I’m a landlubber I admit it. How could I not be? I’m from Saskatchewan. That’s the driest place in the country! Not only is it completely devoid of coastline, but its largest lake is practically in the arctic. Before I came here I did field work in Grasslands National Park, a place where the Frenchman “River” is shallow enough to wade across. Then I did field work in the Great Sand Hills, a place where there is no water at all, just sand.
When I moved to Manitoba I noticed right away that something was wrong; the air was weird. I’m used to having all the moisture sucked out of my body by hot, dry air. In Manitoba I felt damp, like I was perpetually in a steam room. I began noticing that the vegetation was unusual as well. Plants that grew up to my ankles back in Saskatchewan were up to my waist here. And there were weird mushrooms sprouting up everywhere—even in the city—things that looked like brains and hair and ears. Lichens cover everything that doesn’t move: rocks, trees, benches, farm equipment. Sit on a bench long enough and they’ll probably start growing on you.
Being a prairie girl, I was attracted to the idea of doing field work in tall grass prairie, an ecosystem that I was unfamiliar with but that I assume (incorrectly) would be dry. So I got permission to do some pollinator research out at the Tall Grass Prairie Preserve in 2004. When I got there, I could barely find any prairie that wasn’t soaking in at least a foot of water. Eventually I found out about Spruce Woods Provincial Park and its famous sand dunes. “Now that’s my kind of park” I thought “dessicatingly dry”. But as it turns out Spruce Woods ain’t no Great Sand Hills. Sure there are dunes there, but they’re surrounded by spruce forests, wetlands, a river and little springs bubbling out of the sand. Even the deserts in Manitoba are wet!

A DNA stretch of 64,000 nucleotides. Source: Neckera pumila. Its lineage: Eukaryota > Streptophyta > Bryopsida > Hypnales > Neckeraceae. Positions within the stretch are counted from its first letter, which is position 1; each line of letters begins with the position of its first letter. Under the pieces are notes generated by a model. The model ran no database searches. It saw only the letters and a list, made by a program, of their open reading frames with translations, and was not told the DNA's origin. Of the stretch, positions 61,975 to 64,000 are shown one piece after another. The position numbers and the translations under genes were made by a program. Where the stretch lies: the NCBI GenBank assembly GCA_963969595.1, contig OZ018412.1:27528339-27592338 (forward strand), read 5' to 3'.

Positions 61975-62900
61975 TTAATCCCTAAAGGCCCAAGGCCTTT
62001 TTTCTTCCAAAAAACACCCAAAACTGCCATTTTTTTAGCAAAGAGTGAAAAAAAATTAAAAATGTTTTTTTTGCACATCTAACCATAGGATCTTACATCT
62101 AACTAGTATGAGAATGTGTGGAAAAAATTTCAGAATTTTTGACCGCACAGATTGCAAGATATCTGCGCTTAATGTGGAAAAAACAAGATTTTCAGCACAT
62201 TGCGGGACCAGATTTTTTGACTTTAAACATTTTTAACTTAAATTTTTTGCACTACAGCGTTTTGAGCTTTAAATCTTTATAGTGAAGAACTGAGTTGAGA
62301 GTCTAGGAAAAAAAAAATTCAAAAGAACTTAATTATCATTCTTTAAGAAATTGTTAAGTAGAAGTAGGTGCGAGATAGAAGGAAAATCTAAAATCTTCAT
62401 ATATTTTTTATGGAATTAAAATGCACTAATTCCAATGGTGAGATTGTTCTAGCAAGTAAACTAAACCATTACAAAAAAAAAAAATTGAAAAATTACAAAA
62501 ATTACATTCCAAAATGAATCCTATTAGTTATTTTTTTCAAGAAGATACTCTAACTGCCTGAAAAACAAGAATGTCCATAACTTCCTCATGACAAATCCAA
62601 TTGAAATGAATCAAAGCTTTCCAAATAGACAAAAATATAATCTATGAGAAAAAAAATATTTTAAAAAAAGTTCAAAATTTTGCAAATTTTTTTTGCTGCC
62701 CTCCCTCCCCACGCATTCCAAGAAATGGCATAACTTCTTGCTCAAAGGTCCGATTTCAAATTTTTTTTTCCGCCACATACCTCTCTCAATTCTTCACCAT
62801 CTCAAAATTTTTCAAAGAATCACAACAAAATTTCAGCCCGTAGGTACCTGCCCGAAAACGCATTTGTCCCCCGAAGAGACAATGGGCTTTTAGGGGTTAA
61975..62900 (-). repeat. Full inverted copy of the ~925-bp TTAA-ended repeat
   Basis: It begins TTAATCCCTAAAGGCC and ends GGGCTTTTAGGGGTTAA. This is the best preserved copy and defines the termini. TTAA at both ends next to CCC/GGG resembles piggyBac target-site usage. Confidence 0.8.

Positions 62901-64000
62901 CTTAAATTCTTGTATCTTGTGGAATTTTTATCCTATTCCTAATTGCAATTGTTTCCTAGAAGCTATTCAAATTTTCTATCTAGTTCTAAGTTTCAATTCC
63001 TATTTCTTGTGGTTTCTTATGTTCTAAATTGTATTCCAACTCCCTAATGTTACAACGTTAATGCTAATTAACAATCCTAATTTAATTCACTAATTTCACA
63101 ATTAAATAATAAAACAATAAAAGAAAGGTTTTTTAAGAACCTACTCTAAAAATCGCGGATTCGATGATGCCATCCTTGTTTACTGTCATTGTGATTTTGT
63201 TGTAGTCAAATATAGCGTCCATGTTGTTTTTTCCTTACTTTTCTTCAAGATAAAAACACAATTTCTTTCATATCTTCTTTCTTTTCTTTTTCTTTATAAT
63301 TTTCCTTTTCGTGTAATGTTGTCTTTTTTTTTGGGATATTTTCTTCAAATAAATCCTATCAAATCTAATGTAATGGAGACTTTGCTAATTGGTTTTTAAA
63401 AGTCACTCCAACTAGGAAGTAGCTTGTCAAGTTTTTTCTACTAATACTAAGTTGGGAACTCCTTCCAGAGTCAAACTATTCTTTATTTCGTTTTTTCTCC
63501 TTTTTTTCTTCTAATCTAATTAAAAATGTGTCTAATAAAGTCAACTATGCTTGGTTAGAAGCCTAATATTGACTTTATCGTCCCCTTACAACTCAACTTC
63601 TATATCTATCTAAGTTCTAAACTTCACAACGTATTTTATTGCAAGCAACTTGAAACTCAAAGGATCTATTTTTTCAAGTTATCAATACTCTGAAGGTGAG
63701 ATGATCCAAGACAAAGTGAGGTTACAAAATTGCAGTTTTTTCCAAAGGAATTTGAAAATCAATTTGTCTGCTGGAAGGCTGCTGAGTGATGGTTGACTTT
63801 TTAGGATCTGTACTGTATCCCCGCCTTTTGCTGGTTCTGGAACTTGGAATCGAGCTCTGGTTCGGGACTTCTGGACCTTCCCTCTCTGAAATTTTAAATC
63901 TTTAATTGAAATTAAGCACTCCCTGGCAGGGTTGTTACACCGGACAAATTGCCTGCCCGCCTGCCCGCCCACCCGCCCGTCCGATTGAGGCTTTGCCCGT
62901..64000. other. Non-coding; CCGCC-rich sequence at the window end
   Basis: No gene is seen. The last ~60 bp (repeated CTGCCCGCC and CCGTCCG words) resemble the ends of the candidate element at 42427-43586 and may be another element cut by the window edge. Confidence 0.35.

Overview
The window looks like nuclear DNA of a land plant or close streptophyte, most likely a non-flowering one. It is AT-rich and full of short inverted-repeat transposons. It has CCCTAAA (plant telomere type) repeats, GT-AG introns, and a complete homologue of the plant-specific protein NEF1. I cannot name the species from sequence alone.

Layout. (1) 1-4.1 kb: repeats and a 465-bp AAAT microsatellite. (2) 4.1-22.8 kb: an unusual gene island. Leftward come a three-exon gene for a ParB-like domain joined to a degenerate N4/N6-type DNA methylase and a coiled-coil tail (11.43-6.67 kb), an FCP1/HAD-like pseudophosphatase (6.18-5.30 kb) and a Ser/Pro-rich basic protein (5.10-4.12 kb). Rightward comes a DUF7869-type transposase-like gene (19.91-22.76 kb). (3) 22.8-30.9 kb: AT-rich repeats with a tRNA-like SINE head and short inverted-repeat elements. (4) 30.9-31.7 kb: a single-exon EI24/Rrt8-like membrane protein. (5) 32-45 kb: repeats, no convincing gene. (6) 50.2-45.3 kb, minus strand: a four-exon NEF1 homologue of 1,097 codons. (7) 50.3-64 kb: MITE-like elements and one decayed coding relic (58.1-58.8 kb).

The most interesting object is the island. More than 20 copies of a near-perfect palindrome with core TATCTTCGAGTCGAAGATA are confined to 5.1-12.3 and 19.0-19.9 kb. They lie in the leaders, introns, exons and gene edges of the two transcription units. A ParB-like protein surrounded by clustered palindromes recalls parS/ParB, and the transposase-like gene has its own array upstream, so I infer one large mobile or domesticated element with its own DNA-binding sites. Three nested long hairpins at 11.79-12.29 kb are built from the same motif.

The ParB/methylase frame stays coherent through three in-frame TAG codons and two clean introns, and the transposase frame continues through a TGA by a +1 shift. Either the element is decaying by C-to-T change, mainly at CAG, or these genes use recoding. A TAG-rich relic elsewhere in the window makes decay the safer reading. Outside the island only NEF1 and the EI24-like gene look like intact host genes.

Then one day I was asked to prepare a collections assessment report to identify gaps the Museum’s plant collection. I found out that of the 562 species of native plants that are underrepresented in the collection, a whopping 43% of them grew in some kind of wetland: a bog, a riparian area, a lake or a marsh. Clearly, reducing the gaps in the collection was going to require that I get wet. But I was reluctant to dive in to aquatic plant botany, never having done it before so I decided to focus my research on pollination ecology and ugly little rare plants that grew in sand dunes. As a result, I was able to avoid wetlands for many years.
Then one day a man named John Wiersema called me up. John is an American water-lily expert who helped write the volume on those plants in the Flora of North America. He had discovered several unusual herbarium specimens of water lilies from Canada, including one on the Minago River, which he thought might be a different species. But he needed fresh material to do genetic work to make sure. Was I willing to come along with him to search for this species? I was wary. We might need a boat. I don’t really do boats. “Perhaps we could just walk along the river bank?” I suggested.